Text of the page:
Temperatures have been especially sizzling on the Costas this year, but can we say the same for property there? To keep you in tune with things, we highlight some recent headline stats from the Spanish market…
Price index still rising
The value of Spanish property continues to creep up during 2023. According to the latest House Price Index by Spain’s National Statistics Institute’s (INE), during the second quarter of this year the annual price variation rate was 3.6 per cent compared to 2022, and 2.1 per cent compared to the first quarter of 2023. New-build prices jumped 7.7 per cent during the year next to resale’s 2.9 per cent rise. Expat hot spots the Canary Islands and Andalusia, home to the Costa del Sol, performed higher than the national average (3.6 per cent), with both recording 4.5 per cent. Murcia, which is increasingly popular with foreign owners, had the lowest annual rise of 1.4 per cent.
End of post-pandemic boom?
In terms of the number of properties being sold, the latest figures from the Spanish Notaries Association show a 14 per cent drop for both June and the second quarter this year compared to 2022. This should not be cause for concern though. Both last year and 2021 saw especially strong demand, due to the explosion of pent-up demand and a post-pandemic rush. In fact, sales volumes this year are still above typical pre-pandemic levels.
Big bucks in the Balearics!
Average asking prices in Spain are just over €2,000/sqm, report two of Spain’s most prominent property portals. Idealista records them as €2,003/sqm in its August report, which is a 7.2 per cent hike compared to last year, while Pisos.com shows them growing 6.8 per cent annually to reach €2,084/sqm (resale only). Both rank the Balearic Islands, which includes Mallorca, Menorca, Ibiza and Formentera, as the priciest Spanish province (and autonomous region), with average values now around €4,000-€4,150/sqm.
Across the board, areas that are popular with foreign homeowners are seeing the highest value rises, which is hardly surprising! According to Pisos.com, in August the largest annual jump by province occurred in expat favourite Málaga, home to Marbella and other famous Costa del Sol resorts, where average prices were up 17.9 per cent. The Balearics weren’t far behind with growth of 16.8 per cent, followed by Santa Cruz de Tenerife (16.2 per cent) in Spain’s other tourist-fuelled archipelago the Canaries.
Summers in the city?
Fancy a slice of Spanish city living? As usual, location will determine your spending power. Based on portals’ statistics, the most expensive provincial cities to go house-hunting are Donostia-San Sebastián, where average asking prices are €5,000-€6,000/sqm, followed by Barcelona and Madrid (€4,000-€4,800sqm), Palma de Mallorca (€3,800-€4,300sqm) and Bilbao (€3,100-€3,600sqm). By contrast, head inland for a more traditional existence and you can own an exciting urban home for a lot less – the five best-value cities are Jaén, Zamora, Lleida, Murcia and Ciudad Real, where average prices in each is between €1,100-€1,300sqm.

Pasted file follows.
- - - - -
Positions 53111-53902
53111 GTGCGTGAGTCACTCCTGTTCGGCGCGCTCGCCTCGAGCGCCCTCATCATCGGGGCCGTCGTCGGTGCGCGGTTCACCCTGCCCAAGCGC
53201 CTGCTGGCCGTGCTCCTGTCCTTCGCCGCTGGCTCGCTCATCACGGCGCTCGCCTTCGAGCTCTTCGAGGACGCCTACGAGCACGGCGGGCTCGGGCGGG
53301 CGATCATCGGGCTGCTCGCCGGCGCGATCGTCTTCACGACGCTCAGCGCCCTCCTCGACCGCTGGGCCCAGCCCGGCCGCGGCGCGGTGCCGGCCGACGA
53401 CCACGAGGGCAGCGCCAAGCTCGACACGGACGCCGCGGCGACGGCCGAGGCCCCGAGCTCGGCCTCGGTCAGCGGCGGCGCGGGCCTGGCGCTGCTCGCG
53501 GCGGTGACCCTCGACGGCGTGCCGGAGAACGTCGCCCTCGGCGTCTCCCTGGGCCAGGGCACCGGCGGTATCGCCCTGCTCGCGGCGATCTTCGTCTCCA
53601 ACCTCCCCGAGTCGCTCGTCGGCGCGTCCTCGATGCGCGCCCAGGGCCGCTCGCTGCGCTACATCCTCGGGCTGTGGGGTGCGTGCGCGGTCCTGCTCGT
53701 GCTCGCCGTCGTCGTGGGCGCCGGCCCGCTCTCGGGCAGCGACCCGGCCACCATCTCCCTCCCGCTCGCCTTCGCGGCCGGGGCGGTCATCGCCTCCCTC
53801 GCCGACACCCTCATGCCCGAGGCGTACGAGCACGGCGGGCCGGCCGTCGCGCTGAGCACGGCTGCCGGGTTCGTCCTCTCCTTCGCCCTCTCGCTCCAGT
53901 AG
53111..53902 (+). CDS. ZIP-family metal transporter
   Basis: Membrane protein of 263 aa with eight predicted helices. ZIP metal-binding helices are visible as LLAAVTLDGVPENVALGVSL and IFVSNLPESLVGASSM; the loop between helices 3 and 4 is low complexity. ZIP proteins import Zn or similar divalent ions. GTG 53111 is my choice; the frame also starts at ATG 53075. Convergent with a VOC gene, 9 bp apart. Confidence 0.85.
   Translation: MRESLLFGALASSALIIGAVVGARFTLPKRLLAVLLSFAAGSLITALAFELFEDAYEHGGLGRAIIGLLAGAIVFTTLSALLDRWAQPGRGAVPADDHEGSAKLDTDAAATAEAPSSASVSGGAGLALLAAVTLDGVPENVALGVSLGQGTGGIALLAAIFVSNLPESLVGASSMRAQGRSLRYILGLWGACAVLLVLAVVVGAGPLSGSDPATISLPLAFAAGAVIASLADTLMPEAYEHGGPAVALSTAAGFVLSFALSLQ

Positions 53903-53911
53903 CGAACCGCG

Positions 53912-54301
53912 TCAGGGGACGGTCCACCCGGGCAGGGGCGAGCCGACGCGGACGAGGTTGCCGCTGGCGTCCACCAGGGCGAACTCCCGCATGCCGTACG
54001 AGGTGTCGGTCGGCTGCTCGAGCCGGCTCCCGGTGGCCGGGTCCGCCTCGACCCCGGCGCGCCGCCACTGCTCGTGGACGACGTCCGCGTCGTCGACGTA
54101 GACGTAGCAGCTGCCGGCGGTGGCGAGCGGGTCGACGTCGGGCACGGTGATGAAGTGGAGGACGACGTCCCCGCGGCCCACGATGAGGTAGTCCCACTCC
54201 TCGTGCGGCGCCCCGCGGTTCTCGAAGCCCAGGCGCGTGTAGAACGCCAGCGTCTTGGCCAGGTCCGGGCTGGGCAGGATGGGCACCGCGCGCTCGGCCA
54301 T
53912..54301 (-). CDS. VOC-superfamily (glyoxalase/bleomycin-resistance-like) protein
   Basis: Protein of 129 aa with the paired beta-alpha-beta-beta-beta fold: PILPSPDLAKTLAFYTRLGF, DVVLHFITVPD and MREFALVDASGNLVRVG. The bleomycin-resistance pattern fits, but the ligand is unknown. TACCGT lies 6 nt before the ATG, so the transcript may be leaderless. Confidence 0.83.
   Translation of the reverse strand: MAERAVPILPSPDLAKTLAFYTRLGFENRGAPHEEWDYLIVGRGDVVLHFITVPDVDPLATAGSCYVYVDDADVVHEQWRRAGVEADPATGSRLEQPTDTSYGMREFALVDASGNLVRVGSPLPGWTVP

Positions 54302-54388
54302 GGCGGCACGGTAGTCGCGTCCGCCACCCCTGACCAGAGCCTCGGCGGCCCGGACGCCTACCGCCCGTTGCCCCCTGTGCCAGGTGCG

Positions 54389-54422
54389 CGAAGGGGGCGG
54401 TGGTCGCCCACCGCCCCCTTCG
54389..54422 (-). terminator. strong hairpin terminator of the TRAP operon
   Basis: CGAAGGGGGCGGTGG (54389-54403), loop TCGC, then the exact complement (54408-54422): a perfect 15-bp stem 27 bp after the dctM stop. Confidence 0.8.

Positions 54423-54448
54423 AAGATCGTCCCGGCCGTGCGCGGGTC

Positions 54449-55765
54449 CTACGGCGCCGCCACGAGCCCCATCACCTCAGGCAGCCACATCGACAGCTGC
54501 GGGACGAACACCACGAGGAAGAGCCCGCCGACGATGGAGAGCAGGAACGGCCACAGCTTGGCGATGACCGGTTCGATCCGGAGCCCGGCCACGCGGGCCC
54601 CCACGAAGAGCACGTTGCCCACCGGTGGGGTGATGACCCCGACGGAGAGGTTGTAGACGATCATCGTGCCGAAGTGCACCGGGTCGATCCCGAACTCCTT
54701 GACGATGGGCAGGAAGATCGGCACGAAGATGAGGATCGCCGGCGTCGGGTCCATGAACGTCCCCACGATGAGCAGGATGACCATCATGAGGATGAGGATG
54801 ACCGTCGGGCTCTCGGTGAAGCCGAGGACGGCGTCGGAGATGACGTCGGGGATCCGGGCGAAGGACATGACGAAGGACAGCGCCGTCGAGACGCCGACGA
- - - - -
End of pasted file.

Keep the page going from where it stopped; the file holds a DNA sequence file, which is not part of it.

Brits still on top – just!
The British remain the biggest single group of foreign buyers in Spain, but they’re losing ground to other nationalities. Brits’ share of the foreign market fell to 16.3 per cent in the second quarter, according to the Spanish Land Registrars’ Association (this figure falls to a record low of 8.8 per cent when using more inclusive data that includes nationalities with less significant sales numbers). The ongoing fall-out of Brexit, tougher economic conditions in the UK and historically weak exchange rate could all be contributing to the decline. The Germans now have a 13.4 per cent share, followed by French (12.2 per cent), Italy (9.7 per cent), Belgians (9.4 per cent), Dutch (8.6 per cent) and Polish (7.3 per cent). Overall, foreign demand for Spanish property for the period was five per cent down year-on-year. But compared to pre-pandemic years it was still a very busy quarter.
Expat hot spots
Do you prefer more cosmopolitan communities, where you can live with other foreign homeowners as well as Spaniards? Then you’re most likely to find your ideal Spanish home in the Valencia Region, the Spanish region that attracts the highest number of overseas property-owners. Home to the hugely popular Costa Blanca and cities of Valencia and Alicante, Valencia commands 36 per cent of Spain’s foreign market. Next is Andalusia (Costa del Sol, Almería and Costa del la Luz), then Catalonia (Barcelona, Costa Brava and Costa Dorada), the Canary Islands (Tenerife, Lanzarote, Gran Canaria, Fuerteventura), Murcia (Costa Cálida, Mar Menor), Madrid and the Balearic Islands.
Booming tourist numbers
Spain welcomed a record-breaking 10.1 million visitors in July 2023, according to the country’s National Statistics Institute (INE). Visitor numbers were up 11.4 per cent compared with July 2022, while tourist spending was up by 16.4 per cent. The figures mean that 47.6 million foreign tourists have now visited Spain so far in 2023, with combined spending of nearly €60 billion. This is good news for anyone planning to rent out their property to holidaymakers – by carefully in the right location and occupancy levels should be high.
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